Climate Denial Has Faded

Bill Bradbury figures you don’t have to be a climate-change expert to know which way the wind is blowing. The former Oregon secretary of state, who will discuss “Climate Reality” Thursday evening at Southern Oregon University, said he has seen denial over climate change slowly fade since he began giving talks about it in 2006.

“When I first started giving presentations, it was very normal to have a small group of deniers attending,” said Bradbury, 63. “Now I don’t need to convince anyone that climate change is happening.”   more>

Centers Track Global Deforestation, Ashland-based Geos Institute Will Help Launch Web Database

By Paul Fattig, Medford Mail Tribune

The Ashland-based Geos Institute and the Conservation Biology Institute in Corvallis are teaming up to create an online center to track deforestation around the world. Known as the Global Forest Information Center, it will be on the Internet in a data-sharing system known as Data Basin —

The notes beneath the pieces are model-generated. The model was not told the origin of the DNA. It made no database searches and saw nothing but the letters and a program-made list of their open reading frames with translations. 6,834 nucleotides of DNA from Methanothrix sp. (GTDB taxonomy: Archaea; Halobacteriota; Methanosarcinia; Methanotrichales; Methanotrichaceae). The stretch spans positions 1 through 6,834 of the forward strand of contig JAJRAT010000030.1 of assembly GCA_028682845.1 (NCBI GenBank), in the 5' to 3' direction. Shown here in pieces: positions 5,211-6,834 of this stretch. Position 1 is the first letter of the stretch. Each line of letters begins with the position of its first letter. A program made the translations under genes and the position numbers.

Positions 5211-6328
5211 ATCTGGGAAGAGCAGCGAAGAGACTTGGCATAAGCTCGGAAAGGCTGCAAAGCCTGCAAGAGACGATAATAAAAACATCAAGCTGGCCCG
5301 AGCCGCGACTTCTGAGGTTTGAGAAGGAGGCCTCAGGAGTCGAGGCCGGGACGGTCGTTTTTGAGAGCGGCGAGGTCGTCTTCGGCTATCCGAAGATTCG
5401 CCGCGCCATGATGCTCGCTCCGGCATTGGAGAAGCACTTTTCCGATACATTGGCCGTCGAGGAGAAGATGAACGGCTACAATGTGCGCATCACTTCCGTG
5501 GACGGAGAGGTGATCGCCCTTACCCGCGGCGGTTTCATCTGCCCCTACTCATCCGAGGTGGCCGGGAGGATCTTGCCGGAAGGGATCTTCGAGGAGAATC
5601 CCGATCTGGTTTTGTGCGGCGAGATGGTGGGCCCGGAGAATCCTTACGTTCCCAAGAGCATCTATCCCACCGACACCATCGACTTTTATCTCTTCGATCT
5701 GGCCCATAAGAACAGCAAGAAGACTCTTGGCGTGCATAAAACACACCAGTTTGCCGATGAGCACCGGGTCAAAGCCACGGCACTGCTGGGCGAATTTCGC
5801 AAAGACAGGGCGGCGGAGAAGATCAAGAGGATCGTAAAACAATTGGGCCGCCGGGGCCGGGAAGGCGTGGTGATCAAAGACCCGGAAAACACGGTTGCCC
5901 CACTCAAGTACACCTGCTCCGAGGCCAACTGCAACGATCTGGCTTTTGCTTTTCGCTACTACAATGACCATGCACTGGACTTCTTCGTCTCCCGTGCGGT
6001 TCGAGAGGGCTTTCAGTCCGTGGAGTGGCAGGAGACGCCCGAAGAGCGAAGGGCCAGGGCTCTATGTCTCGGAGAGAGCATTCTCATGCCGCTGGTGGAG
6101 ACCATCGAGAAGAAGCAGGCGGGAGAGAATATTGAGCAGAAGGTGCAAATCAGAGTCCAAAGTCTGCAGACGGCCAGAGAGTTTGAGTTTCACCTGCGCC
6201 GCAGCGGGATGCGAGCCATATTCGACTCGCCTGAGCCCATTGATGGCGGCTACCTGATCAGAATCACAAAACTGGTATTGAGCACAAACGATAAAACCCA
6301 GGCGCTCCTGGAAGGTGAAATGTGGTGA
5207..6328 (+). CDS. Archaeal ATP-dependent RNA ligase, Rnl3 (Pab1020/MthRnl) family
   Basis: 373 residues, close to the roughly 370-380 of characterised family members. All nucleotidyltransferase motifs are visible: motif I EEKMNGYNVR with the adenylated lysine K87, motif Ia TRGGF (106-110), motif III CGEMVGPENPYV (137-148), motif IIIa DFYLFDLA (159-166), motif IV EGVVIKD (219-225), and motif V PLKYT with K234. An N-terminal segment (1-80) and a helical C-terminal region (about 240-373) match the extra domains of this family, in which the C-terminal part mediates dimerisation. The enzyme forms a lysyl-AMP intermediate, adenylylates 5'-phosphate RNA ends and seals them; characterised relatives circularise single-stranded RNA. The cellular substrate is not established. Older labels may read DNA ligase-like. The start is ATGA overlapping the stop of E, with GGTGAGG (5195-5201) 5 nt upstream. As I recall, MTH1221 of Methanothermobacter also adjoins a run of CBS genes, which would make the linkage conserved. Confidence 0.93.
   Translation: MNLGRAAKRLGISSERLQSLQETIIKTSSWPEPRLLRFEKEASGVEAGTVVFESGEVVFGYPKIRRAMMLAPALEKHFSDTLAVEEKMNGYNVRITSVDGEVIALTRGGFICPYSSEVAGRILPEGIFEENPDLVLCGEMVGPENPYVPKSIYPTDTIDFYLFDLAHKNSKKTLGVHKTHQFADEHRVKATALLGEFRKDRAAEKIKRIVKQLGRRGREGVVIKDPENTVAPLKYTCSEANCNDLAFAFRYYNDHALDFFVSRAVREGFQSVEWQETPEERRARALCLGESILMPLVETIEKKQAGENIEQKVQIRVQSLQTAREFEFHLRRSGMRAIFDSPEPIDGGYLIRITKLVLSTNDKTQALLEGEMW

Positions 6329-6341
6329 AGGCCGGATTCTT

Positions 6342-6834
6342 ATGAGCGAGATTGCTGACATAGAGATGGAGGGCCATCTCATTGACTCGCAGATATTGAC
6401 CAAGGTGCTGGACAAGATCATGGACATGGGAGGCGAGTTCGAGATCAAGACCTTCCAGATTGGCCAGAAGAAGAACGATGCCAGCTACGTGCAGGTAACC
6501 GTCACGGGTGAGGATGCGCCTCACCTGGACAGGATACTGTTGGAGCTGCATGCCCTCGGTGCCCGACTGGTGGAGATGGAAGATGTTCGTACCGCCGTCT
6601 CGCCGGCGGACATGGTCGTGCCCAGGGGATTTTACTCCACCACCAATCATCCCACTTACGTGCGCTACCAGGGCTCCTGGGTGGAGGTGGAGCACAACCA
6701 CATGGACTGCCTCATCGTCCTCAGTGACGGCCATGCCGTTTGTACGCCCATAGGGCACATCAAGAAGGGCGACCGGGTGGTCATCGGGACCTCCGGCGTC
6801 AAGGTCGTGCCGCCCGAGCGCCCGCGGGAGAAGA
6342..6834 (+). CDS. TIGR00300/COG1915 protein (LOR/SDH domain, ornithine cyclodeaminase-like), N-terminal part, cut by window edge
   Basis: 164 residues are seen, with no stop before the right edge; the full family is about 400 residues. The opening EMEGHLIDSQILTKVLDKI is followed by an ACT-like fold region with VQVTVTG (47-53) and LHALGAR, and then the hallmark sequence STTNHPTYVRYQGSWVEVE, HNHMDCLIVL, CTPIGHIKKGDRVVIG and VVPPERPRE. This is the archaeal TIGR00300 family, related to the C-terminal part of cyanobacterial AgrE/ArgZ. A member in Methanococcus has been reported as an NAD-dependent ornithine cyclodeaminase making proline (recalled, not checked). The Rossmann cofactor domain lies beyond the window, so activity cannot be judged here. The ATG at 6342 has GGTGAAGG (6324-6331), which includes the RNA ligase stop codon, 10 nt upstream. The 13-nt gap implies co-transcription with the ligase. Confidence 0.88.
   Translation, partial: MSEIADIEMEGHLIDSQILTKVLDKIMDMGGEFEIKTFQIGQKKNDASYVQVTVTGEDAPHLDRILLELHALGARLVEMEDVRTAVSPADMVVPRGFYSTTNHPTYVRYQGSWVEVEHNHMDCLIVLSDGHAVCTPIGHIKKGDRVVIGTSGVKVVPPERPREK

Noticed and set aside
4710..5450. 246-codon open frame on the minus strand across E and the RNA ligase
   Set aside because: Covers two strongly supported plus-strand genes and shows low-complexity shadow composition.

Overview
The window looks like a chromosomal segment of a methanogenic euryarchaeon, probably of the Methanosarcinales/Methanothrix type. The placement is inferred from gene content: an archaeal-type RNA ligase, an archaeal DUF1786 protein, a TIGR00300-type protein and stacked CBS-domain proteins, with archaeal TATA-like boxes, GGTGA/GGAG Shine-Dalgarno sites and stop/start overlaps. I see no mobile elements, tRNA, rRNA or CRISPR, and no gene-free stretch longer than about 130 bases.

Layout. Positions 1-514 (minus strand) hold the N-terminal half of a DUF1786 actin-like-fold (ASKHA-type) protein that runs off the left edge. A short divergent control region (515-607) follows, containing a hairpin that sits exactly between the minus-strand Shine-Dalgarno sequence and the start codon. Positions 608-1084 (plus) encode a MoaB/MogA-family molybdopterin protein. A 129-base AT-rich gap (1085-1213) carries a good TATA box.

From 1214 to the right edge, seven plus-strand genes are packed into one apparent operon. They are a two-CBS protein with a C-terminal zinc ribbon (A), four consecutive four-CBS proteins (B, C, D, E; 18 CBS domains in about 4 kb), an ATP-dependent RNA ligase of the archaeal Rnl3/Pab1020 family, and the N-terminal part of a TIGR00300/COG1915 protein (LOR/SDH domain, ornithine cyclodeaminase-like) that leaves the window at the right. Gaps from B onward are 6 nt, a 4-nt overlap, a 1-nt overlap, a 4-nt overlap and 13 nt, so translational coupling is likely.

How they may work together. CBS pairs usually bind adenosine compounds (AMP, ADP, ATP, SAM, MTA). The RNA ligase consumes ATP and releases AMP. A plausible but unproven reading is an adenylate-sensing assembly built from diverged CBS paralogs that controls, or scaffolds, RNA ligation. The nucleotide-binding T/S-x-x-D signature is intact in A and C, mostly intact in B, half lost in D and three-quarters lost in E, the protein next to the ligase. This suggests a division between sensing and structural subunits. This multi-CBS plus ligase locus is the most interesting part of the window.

The conservation institutes recently received a $50,000 grant from a private foundation to start building the cyberspace center, initially focusing on intact forests in the Pacific Northwest and Alaska. The information, including maps, is expected to be available to policy makers, land managers and the public beginning this fall.   read more >

Evidence builds that scientists underplay climate impacts

Tuesday, Oct. 18, 2011
Far from being “alarmist,” predictions from climate scientists in many cases are proving to be more conservative than observed climate-induced impacts.

By Douglas Fischer
Daily Climate editor

The warnings were dire: 188 predictions showing that climate-induced changes to the environment would put 7 percent of all plant and animal species on the globe – one out of every 14 critters – at risk of extinction.  Read more…

Give change a chance in the Klamath River

By Charlton Bonham, Steve Rothert, Glen Spain, Brian Barr Curtis Knight, Mark Rockwell and Petey Brucker
Eureka Times-Standard

Eugene-Springfield in path of climate threats to Upper Willamette Basin

By Office of Communications
University of Oregon News


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